Young Chinese flocking home for Lunar New Year this weekend have turned to an AI chatbot game to help train for the most dreaded social interaction of the year — the dinner table interrogation by nosy relatives.
The annual inquisition as extended families gather for China’s biggest festival is a cultural touchstone across the country, portrayed in films, books and articles and bemoaned every year online.
The new game, which uses an AI chatbot to simulate the barrage of squirm-inducing questions young people can expect to face — “Got a partner yet? When are you getting married? How much did you earn last year?” — was developed by a group of students for a competition in just 24 hours.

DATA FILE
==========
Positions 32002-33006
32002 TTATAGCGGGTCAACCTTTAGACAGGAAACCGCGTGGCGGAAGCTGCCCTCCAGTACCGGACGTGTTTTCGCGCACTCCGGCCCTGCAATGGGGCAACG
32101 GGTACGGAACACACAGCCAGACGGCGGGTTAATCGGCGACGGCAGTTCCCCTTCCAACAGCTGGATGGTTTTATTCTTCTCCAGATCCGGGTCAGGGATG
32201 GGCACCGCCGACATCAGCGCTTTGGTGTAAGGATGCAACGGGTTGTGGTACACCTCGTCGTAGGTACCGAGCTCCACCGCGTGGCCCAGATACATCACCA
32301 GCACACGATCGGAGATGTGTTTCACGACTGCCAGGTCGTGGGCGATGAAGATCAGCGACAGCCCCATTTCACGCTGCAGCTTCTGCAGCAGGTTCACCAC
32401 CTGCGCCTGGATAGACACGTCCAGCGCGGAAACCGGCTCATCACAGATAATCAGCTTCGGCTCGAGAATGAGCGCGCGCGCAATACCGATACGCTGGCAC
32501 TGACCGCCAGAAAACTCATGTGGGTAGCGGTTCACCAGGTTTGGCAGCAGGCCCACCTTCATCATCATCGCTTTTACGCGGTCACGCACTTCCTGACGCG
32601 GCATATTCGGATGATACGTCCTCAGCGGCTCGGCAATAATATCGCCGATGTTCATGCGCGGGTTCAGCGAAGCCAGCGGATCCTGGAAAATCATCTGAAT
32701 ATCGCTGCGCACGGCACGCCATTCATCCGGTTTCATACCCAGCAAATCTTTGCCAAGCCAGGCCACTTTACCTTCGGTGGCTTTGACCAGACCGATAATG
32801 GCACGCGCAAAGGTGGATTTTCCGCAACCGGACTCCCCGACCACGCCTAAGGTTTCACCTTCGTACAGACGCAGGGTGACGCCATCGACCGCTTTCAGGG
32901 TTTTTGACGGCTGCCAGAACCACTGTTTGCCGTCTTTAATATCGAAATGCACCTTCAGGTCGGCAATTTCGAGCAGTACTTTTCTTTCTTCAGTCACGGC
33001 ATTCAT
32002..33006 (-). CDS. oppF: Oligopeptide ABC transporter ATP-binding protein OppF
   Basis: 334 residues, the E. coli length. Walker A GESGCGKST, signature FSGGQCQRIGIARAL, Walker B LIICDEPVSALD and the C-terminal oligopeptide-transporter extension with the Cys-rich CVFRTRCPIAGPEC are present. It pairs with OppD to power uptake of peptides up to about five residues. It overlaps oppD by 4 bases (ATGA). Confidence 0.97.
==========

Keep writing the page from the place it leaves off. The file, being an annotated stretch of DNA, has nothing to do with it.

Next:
But Epic Showdown: New Year Reunion gained over three million users within a week of its release at the end of January, before its servers crashed because of over-popularity.
“At the beginning, everyone thought this was a game that dissed relatives,” one of the creators, Wang Ziyue, said.
“But later, people realised they could use it to find how to communicate with their loved ones and make them happy,” the 21-year-old said.
The game features a cast of 10 relatives of varying degrees of disapproving, prying or caring.
Ms. Wang said the game was designed to help cross-generational communication.